The special crews brought in used advanced technology and long experience to steer the drill bit into the relatively thin layer oil-bearing rock 4,700 feet down and then stayed in that layer for 4,000 feet.
After the hole was drilled, the frack was done by a large crew running a fleet of powerful pumper trucks that forced 4,200 gallons a minute of water enough to fill an average swimming pool in eight minutes plus sand and a small amount of potassium chloride. The fluid, pushed through holes in 30-foot to 80-foot sections of the steel pipe, cracked the rock at the edge of hole. The sand is forced into the cracks to hold them open.
The cost of such a well is four to six times the cost of a vertical well. SandRidge puts the cost of a horizontal well and supporting infrastructure at $3 million.
Whether spending that kind of money on a well in Kansas is worth it is really the $2 billion question, but hopes are high.
The geological formation the oilmen are mining is a layer called the Mississippian limestone. Mississippian limestone covers most of Kansas and stretches south into Oklahoma, where the layer is thicker.
SandRidge, in a recent presentation to investors and analysts, said it estimates that its wells in the Mississippian limestone will average 300,000 to 500,000 barrels of oil or its equivalent in other hydrocarbons.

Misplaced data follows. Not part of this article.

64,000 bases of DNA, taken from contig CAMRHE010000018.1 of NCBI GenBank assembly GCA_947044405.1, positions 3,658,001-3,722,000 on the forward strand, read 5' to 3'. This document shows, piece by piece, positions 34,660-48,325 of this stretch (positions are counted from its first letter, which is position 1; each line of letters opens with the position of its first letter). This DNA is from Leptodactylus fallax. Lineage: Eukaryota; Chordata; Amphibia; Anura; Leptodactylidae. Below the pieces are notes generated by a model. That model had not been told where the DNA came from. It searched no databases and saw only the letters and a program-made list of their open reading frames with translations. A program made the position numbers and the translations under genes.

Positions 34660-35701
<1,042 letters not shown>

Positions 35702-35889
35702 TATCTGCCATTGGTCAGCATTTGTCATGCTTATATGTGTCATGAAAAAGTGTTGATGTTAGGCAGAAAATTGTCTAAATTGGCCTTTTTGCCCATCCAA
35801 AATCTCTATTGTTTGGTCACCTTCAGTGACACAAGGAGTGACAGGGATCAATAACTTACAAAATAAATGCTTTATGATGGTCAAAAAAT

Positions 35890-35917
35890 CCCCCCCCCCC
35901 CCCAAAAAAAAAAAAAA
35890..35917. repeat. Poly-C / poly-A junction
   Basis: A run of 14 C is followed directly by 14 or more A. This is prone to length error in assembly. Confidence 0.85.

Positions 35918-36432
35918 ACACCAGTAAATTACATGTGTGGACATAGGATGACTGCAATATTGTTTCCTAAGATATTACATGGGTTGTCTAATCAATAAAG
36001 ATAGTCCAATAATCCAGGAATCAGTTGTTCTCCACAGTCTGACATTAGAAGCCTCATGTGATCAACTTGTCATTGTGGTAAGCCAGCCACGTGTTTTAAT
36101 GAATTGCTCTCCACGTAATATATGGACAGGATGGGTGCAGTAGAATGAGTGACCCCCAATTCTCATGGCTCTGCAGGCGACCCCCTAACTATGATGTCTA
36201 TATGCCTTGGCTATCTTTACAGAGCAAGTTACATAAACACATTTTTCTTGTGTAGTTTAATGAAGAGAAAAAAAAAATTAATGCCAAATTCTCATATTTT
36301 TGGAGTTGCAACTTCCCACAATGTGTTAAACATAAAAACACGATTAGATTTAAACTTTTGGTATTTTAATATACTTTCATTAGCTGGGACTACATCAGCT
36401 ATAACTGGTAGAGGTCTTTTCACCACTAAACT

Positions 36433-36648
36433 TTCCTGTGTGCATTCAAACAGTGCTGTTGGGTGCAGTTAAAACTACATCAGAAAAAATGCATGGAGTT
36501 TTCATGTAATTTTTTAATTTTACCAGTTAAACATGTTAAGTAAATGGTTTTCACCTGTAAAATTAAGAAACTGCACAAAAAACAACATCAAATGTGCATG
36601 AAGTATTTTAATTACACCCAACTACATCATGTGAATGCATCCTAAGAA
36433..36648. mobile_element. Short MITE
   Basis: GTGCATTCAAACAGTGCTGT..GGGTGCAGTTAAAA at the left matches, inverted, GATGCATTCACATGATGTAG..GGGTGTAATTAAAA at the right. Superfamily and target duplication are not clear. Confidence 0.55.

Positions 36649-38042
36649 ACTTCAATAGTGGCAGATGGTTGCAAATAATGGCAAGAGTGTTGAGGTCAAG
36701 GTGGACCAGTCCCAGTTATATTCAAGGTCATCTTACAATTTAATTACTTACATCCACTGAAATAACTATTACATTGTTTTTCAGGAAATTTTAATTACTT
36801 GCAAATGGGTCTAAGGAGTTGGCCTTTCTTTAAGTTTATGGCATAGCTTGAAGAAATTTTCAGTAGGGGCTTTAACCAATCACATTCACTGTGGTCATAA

At today's price of $80 a barrel for oil, each well would produce $24 million to $40 million over its lifetime.
It's too early to know exactly what the economic impact will be, but probably large and long-lasting.
The cash inflow from the leasing has already been robust and will mean a lot of farmers paying off loans and buying new equipment. That money will ripple through the economy, paying for dinners out, shopping trips and new cars.
"I think all of us in community are hoping for any type of growth from anything," said Lou Lynne Moss, owner of the Flower Shoppe in Pratt.
In a year, state and local governments will start collecting a piece of the oil revenue and can use that to fund better services.
And, all of this activity will require more oil workers, which could mean reopening training programs in the area and lead to more high-paying jobs.
That's the good news, but beyond that, the picture grows more complicated.
While it takes more people more time to drill and finish a horizontal well, many of those companies are from Oklahoma City or Dallas.
Many of the local oil services companies, one of the backbones of the local economy, may not see much impact at all because they are too small, or not connected with the major oil producers.
They will largely continue to rely on the existing mom and pop Kansas oil producers drilling old-fashioned vertical wells, said the manager of one oil services company who asked not to be named.
"As the long as the independents continue drilling we will do fine," he said. "It won't help us, but it won't hurt us."
But that's a big if. As the price of leases has skyrocketed, the mom and pop drillers have been priced out of the market for new sites. They'll have to move north to find less expensive land.
But that might not be the worst thing. Mississippian limestone undergirds about 80 percent of the state, although the thickness of the oil bearing layers vary. Landmen are already making trips to more northerly counties.
But, overall, production in the state is likely to go way up. That's good news for Kansas.
"Unless there's a price collapse, the number of wells will just grow," said Woolsey's Pattisson. "We expect it to have a huge economic impact."